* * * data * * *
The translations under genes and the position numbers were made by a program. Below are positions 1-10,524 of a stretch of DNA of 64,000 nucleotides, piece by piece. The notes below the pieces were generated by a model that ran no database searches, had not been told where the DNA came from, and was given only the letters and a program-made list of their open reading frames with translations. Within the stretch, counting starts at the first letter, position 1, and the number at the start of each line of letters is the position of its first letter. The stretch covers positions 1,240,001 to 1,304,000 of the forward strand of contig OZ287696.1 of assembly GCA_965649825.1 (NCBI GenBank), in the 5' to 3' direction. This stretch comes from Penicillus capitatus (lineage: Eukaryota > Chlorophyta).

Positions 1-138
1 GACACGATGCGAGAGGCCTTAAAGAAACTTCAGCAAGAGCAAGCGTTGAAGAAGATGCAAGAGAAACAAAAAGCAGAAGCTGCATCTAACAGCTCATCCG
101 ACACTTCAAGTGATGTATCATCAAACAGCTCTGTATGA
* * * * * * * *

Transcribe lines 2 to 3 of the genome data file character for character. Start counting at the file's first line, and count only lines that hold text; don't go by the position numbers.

Positions 1-138
1 GACACGATGCGAGAGGCCTTAAAGAAACTTCAGCAAGAGCAAGCGTTGAAGAAGATGCAAGAGAAACAAAAAGCAGAAGCTGCATCTAACAGCTCATCCG